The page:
LEDs are everywhere. Over past years they’ve crept into our cell phone screens, the headlights on our cars, the display boards in our favorite sports stadiums, and even into our household light sockets. With their minimal energy consumption and extra-long rated lives, these babies are on the rise. But in this heyday of LED innovation, have you ever wondered how they came about?
Disclaimer: the history of LEDs is crazy.
(But what would you expect for a light source that we use to light our streets at night AND zap the tattoos off our arms?)
In the beginning was Henry J. Round, a British experimenter at Marconi Labs. In 1907 he was unsuspectingly at work on a cat’s whisker detector for radio made with carborundum (SiC) when suddenly he witnessed a yellowish light—and lo! it was electroluminescence. With increased voltage the light turned brighter yellow, then green, orange, and finally blue. Round was so stoked he wrote a letter to Electrical World about it, and then went back to his radio.
Next came the tragic tale of Russian scientist Oleg Losov. This dude was completely self-educated, and in the 1920s after witnessing light emission from SiC and zinc oxide detectors—let’s just say it was love at first light (ha). He spent years investigating the subject, published papers in Russia, England, and even Germany between 1924 and 1930. During the siege of Leningrad in 1941, poor Losov was working on what could have been a prelude to the transistor, but his work was lost when he later died of starvation.
In 1939, the outrageously named Zoltan Bay and Gyotgy Szigeti anticipated LED lighting in Hungary by patenting a device using SiC that emitted white, yellowish, or greenish white light.
The lasers came in 1962. Scientists at MIT first combined infrared LEDs with a gallium arsenide (GaAs) photodiode to transmit TV signals. Following on this work, Gunther Fenner at GE made the first semiconductor diode laser.
In October of that year, there was light. Nick Holonyak, Jr. made a visible version of GE’s laser with gallium arsenide phosphide (GaAsP—gasp!) and ta-da! he became the proud father of the light emitting diode. Holonyak’s LEDs were only bright enough to be used as red replacement indicator lights or in displays—not to illuminate a room.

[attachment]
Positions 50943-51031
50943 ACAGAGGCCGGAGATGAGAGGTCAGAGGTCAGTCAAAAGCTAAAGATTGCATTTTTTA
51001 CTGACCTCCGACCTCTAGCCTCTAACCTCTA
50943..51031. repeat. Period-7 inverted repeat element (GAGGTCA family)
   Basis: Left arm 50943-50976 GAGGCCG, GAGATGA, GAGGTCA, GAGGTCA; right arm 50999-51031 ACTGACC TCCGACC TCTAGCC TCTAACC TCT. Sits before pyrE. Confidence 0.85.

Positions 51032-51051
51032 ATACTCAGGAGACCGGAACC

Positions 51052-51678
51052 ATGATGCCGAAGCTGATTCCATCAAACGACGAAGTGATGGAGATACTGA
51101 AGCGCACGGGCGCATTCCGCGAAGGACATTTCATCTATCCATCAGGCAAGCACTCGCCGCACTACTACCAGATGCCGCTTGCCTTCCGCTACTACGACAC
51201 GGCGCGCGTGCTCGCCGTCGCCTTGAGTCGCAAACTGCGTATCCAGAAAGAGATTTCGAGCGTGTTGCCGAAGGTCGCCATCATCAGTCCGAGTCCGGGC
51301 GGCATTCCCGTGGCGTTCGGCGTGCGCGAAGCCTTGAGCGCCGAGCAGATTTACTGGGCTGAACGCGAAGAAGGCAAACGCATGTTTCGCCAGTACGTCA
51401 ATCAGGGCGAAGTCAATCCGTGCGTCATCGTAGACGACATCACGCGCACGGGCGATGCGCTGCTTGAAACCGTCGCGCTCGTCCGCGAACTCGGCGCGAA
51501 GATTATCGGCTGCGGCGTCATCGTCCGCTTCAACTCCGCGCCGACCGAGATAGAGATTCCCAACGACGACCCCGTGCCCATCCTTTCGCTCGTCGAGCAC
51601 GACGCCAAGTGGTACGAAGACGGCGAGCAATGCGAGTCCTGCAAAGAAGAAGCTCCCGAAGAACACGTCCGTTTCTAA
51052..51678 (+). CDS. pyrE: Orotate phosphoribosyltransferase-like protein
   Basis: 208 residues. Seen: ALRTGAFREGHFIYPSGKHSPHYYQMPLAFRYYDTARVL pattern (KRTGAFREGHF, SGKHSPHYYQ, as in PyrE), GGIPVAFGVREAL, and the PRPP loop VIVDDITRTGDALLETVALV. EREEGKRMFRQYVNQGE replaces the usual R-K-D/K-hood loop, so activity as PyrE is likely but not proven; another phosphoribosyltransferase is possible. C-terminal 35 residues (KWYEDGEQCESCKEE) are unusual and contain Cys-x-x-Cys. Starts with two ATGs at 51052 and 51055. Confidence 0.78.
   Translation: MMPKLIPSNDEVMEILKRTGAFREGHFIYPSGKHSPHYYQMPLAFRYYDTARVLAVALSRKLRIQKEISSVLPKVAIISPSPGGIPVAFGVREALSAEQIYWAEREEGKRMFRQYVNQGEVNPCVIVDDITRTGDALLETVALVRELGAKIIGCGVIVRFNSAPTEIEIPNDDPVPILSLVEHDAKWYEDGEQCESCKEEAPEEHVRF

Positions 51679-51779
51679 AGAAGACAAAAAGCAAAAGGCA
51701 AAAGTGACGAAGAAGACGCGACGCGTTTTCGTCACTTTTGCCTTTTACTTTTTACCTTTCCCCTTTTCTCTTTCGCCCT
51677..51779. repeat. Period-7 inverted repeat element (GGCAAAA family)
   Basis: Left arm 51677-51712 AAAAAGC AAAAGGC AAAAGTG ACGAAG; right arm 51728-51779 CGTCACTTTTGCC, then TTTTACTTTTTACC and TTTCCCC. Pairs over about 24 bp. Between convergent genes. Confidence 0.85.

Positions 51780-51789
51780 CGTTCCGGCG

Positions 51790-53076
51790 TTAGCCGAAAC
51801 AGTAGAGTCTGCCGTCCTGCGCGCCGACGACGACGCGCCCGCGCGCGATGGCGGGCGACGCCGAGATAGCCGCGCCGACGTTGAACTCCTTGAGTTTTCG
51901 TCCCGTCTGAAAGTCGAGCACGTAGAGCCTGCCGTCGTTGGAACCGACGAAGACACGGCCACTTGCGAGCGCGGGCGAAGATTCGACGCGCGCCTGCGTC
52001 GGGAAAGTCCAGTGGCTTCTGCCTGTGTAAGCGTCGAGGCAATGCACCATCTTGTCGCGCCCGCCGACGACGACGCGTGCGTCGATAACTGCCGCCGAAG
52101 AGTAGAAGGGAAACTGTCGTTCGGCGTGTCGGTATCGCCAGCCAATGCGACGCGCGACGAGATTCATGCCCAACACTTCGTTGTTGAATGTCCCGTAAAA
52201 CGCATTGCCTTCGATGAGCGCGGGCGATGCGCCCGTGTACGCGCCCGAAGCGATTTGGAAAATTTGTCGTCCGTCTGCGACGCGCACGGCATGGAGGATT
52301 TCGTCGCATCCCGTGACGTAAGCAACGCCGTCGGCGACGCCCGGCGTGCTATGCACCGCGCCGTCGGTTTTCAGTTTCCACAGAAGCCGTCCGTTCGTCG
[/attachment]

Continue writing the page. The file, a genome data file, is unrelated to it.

Come 1967, LED researcher George Craford, inspired by Holonyak, invented orange, yellow, and green LEDs still using GaAsP. Two years later, Craford headed a group that used aluminum gallium arsenide (AlGaAs) for bright red LEDs and gallium indium phosphide (AlInGaP) for bright green and orange.
By 1987, there was brighter light still. Finally AlGaAs LEDs created by HP shone intensely enough to replace incandescent break lights and traffic lights.
Jump to Japan: through the 1990s Nichia Corporation’s Shuji Nakamura headed innovations to commercialize blue and green LEDs and develop white LEDs. Eventually they discovered a colored LED could generate white light if coated with phosphor of a different color. Another way was to arrange red, blue, and green LEDs snugly together.
Today, LED and OLED technology thrives in many different forms. Scientists across the globe continue to burn the midnight diodes trying to create brighter, more efficient lights. As innovations progress, more cities, corporations, and families are making the switch to LED lights.
Excited to watch as the saga unfolds? Yeah, so are we.
As part of our series on the history of lighting, you can also check out the histories of fluorescent and incandescent lighting.